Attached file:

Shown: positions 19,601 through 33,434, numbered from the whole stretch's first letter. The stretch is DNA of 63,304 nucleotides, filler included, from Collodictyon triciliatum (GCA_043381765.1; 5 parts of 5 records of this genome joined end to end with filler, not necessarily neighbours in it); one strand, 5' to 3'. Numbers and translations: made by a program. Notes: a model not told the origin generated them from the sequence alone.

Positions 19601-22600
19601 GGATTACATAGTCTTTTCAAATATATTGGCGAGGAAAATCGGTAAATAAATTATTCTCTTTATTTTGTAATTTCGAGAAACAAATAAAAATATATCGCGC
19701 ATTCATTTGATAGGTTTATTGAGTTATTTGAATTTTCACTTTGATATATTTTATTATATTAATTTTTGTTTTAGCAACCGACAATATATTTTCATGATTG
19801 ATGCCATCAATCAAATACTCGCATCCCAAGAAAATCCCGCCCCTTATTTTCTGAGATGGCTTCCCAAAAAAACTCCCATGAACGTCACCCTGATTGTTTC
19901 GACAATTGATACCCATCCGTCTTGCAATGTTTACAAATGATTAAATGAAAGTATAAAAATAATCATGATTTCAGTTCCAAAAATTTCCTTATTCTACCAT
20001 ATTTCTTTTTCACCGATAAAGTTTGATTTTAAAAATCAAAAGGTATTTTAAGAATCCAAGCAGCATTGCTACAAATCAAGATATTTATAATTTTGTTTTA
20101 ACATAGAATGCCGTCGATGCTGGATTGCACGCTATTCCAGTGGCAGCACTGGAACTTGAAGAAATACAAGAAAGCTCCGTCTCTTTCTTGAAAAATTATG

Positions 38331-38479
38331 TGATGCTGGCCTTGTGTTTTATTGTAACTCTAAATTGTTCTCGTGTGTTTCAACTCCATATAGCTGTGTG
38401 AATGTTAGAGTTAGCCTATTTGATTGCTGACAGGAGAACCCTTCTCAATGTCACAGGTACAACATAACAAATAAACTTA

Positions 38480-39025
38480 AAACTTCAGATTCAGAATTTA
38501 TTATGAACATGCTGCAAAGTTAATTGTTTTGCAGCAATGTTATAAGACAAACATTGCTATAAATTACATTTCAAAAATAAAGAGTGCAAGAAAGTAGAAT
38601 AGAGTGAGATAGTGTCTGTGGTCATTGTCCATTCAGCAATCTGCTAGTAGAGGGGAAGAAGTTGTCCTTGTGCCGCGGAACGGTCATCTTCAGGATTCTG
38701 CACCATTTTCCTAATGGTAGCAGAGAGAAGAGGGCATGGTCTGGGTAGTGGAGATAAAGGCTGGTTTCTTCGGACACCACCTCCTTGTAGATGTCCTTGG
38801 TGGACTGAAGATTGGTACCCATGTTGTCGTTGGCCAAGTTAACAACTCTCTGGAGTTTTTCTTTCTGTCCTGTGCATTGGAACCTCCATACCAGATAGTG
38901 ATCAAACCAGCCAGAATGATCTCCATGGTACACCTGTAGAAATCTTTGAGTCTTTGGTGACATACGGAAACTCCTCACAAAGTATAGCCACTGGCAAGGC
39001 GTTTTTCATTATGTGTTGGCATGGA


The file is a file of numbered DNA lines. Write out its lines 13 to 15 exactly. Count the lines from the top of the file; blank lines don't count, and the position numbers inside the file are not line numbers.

38480 AAACTTCAGATTCAGAATTTA
38501 TTATGAACATGCTGCAAAGTTAATTGTTTTGCAGCAATGTTATAAGACAAACATTGCTATAAATTACATTTCAAAAATAAAGAGTGCAAGAAAGTAGAAT
38601 AGAGTGAGATAGTGTCTGTGGTCATTGTCCATTCAGCAATCTGCTAGTAGAGGGGAAGAAGTTGTCCTTGTGCCGCGGAACGGTCATCTTCAGGATTCTG